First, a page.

Lessons On Regulatory Reform: The BRAC Acts

Overview of Regulatory Reform in the U.S. from The Base Realignment and Closure Act

The Base Realignment and Closure (BRAC) Act of 1988 was created to close or realign excess military bases in order to save money. Since Department of Defense (DoD) spending can attract millions of dollars to a politician’s constituents every year, they will rarely vote to close unneeded bases. The BRAC Act worked around this problem by creating a commission of independent experts (the Base Realignment and Closure Commission) who, along with the DoD, would recommend base closures and realignments.

The DoD used military need as its primary criterion for deciding which bases should be realigned or closed. The BRAC commission then amended the DoD’s recommendations to ensure that they adhered to a set of criterion created by Congress and sent final recommendations to the president for approval or disapproval.

The president cannot make any changes to the recommendations and must either approve or disapprove of the entire set. If approved, the president sends the recommendations to Congress which then has 60 days to pass a resolution of disapproval. If Congress does not pass such a resolution, the BRAC commission’s recommendations automatically become final.

Results from the BRAC Act of 1988

After years without significant military base reform through the traditional legislative approach, the BRAC Act of 1988 resulted in the closure of 16 major U.S. military bases and the realignment of 11 others. This and subsequent BRACs have been estimated to save about $7 billion annually.

Overview of Regulatory Reform in the U.S. from The BRAC Act of 2005

In 2005, Congress enacted another BRAC program to cut at least $4.2 billion in annual military spending. With no clearly established goals other than “cut spending,” the DoD determined that the primary goal of this BRAC act should be to “transform the military.”

Results from the BRAC Act of 2005

As a result of ambiguity, this round of BRACs came with an upfront cost of over $35.1 billion. These costs won’t be recovered until 2018 and the Government Accountability Office doubts that the $4.2 billion annual savings goal will be met.

Lessons from the BRAC Acts

From a political standpoint, closing military bases is a lot like reforming regulations. Congressmen have an interest in fighting to keep military bases in their districts because it guarantees revenue for their constituents which, in turn, guarantees revenue for the congressman.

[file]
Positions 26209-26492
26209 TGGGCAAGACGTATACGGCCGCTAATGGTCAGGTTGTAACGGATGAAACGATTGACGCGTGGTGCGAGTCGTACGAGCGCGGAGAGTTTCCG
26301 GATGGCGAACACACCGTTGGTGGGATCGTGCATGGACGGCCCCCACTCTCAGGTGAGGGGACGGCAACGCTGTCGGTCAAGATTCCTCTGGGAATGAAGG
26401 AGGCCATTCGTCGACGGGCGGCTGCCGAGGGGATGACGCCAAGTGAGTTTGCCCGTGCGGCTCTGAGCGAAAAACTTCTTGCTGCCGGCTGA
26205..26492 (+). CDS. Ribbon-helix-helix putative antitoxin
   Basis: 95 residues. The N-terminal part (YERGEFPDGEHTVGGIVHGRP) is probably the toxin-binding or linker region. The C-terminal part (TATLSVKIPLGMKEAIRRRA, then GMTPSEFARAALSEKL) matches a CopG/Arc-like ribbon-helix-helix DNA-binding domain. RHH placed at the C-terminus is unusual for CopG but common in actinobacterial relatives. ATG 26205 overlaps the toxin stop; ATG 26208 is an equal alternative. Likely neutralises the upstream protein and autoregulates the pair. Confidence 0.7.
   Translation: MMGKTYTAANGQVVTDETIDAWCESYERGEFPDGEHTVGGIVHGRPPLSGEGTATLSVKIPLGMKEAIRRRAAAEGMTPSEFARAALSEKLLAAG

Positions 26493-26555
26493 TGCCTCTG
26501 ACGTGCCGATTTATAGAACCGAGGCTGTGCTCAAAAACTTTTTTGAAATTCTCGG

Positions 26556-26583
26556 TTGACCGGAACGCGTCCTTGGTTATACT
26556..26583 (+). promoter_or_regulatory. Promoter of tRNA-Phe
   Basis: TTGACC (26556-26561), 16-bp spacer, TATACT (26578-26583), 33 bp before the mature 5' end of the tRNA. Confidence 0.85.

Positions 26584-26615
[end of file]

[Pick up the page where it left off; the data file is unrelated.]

Similarly, congressmen have an interest in fighting for certain regulations that benefit a portion of their constituency because then this portion of their constituents will continue to fund their campaigns.

Thus, we can take lessons from the BRAC acts and apply them to regulation reform.

First, as with BRAC, regulatory reform should seek to establish an independent commission composed of regulatory experts with no political careers to protect. The independent aspect of this commission prevents politicians from tainting the commission’s findings and subsequent recommendations.

Second, clarity is crucial. In 1988, the goal was clear: reduce excess military bases. As a result, the goal was easy to meet. But in 2005, the goal was ambiguous and, as a result, the vague goal of reducing excess military spending was not met. When it comes to regulations, Congress must give regulatory reformers a clear and realistic goal.

A third lesson that we can take from BRAC comes from the success of the 1988 act. This act gave Congress a time limit of 60 days to disapprove of the BRAC committee’s recommendations – this has several advantages, one of which is pointed out by Phil Gramm:

[I]f you have a military base in your district…under this proposal, I have 60 days. So, I come up here and say, “… Don’t close this base in Texas. We can get attacked from the South…We need this base.” Then I can go out and lie in the street and the bulldozers are coming and I have a trusty aid there just as it gets there to drag me out of the way. All the people…will say, “You know, Phil Gramm got whipped, but it was like the Alamo. He was with us until the last second.”

Thus, members that would be affected by ending a certain regulation need take no action, and constituencies can see affected members as champions. A time limit allows congressmen to pass regulatory reform without criticism from their constituents that would usually prevent such reform.

In sum, we take the lesson from BRAC that an independent commission with clear goals can greatly aid the regulatory reform process. Furthermore, requiring a resolution disapproving of the commission’s recommendations with a time limit can make regulatory reform more palatable to politicians. It is important to incorporate these three lessons as we seek to improve our regulatory state.

To see the previous post in this series on regulatory reform, please read Lessons on Regulatory Reform: How the U.S. Could Save $450 billion Per Year.

Form more on the BRAC Act as it pertains to regulations, please see “A Process for Cleaning Up Federal Regulations” by Joshua Hall and Michael Williams from the Mercatus Center at George Mason University.